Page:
The Principles of Course Design for Hybrid Learning toolkit was launched on Monday with the aim to contextualise the Hybrid Learning model to the nature of your subject discipline. Further information about the toolkit as well as a link to download the resource can be found here: https://blogs.tees.ac.uk/lteonline/learning-and-teaching/principles-of-course-design-for-hybrid-learning/
Topics to Consider
Putting thought into the planning of your hybrid learning module is vital to ensure that you are covering all bases of learning. In stage one, the toolkit covers a range of topics to consider for your own planning. These are as follows:
- Deciding how you want to teach:
- This is one of the most important components of designing a course and depends on a variety of elements such as how you think students will learn best and how subject aims can be effectively met.
- You may want to consider how you will put your approach into online and on campus teaching.
- Designing with coherent flow of learning:
- The implementation of hybrid learning means that your students will be switching from on campus to online learning throughout their module.
- In order to make this transition as smooth as possible, having a coherent flow is vital.
- You could consider the use of synchronous learning to imitate the on-campus experience as much as possible and generally reduce the amount of transition time your students will need.
- However, asynchronous learning can also be implemented in order to incorporate some flexibility into your approach.
- Think about boundary crossing ecosystems of learning:
- Consider the wide range of functions that the VLE can offer for your hybrid learning approach. Familiarity with different digital tools will help to enhance your offer and drive deeper active learning.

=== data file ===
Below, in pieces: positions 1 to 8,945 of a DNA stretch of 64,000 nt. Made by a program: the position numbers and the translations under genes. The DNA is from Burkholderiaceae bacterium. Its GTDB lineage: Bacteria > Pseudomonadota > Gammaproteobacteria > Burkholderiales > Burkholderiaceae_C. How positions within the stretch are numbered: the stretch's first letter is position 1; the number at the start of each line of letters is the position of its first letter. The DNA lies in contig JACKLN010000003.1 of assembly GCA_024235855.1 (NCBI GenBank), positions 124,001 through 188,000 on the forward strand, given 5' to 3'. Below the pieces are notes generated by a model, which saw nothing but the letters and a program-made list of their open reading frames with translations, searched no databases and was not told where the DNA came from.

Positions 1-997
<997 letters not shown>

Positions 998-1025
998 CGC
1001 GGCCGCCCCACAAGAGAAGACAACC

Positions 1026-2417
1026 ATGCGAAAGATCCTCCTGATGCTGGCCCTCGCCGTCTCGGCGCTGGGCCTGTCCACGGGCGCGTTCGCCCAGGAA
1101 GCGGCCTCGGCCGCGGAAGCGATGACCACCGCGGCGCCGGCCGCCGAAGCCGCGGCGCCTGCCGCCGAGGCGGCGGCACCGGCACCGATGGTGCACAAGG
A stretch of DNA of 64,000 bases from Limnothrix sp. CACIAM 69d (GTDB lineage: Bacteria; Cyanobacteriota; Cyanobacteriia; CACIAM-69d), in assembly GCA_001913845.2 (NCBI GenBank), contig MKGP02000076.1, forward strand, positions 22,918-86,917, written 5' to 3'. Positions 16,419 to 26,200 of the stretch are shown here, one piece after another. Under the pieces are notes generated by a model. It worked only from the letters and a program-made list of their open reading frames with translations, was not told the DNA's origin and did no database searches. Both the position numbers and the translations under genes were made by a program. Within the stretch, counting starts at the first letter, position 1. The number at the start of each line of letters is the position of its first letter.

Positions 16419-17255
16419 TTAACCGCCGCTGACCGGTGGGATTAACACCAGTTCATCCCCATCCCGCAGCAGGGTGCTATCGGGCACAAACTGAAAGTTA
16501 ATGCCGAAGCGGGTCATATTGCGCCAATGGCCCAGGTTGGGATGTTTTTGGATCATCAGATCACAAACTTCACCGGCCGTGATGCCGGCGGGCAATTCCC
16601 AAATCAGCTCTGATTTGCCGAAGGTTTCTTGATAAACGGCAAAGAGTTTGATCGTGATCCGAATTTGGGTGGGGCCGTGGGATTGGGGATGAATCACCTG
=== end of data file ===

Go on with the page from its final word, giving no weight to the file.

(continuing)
Parts three and four of the toolkit cover structuring your content as well as designing with collaboration in mind. These two elements help to feed into how best to create a boundary crossing experience between campus and online learning. Here you can utilise the tools available within the VLE and as part of the Future Facing Learning toolkit.
- Design with Universal Design Learning (UDL) in mind:
- Designing with UDL in mind is important as it ensures that you have prepared a learning environment where students can flexibly meet learning goals. This means taking consideration for accessibility and any additional needs your students may have. Further information about UDL is available here: https://blogs.tees.ac.uk/lteonline/2019/03/21/planning-for-diversity-with-udl/
Questions to Consider
Throughout the toolkit there are a range of questions for you to consider, for example:
- When teaching in a hybrid model, how will I adapt my role?
- As an example response, you could consider the use of active learning. Combining synchronous and asynchronous methods of teaching provides a flexible approach to your module to be utilised when needed. The use of synchronous learning can assist your students with the transition between different modes of learning, whilst asynchronous methods can provide some flexibility for students who may be struggling with the transition.
- Do all the different elements that make up a topic/module flow coherently from classroom-based initiatives to online initiatives?
- Consider how your module is currently taught and decide which elements can be directly transferred between the two modes of teaching. If an element can’t be directly transferred, what needs to be changed so that it is able to be taught online? It may be that an element of your module involves group work. This can be facilitated online using a variety of tools available through the VLE and other supported digital solutions. For example, Microsoft Teams and Blackboard Collaborate. More information about Online Communication and Collaboration can be found here: https://blogs.tees.ac.uk/lteonline/digital-delivery-learning-and-support/online-communication-collabortion/
- Is accessibility being considered throughout your module?
- It is a requirement that all online courses must be fully accessible. Whilst your course will be a hybrid course, it is still important that accessibility is considered throughout. This could mean providing transcripts for any videos you have, alternative text to describe any images in use and providing a clear structure to your content. The blog post linked to UDL above also provides further information about accessibility.
We have only covered a few of the questions that are there to consider within the toolkit. We encourage you to explore the first part of the toolkit with course teams and module tutors to consider some of the key questions.
LTE offers a variety of support for schools. Please contact us via eLearning@tees.ac.uk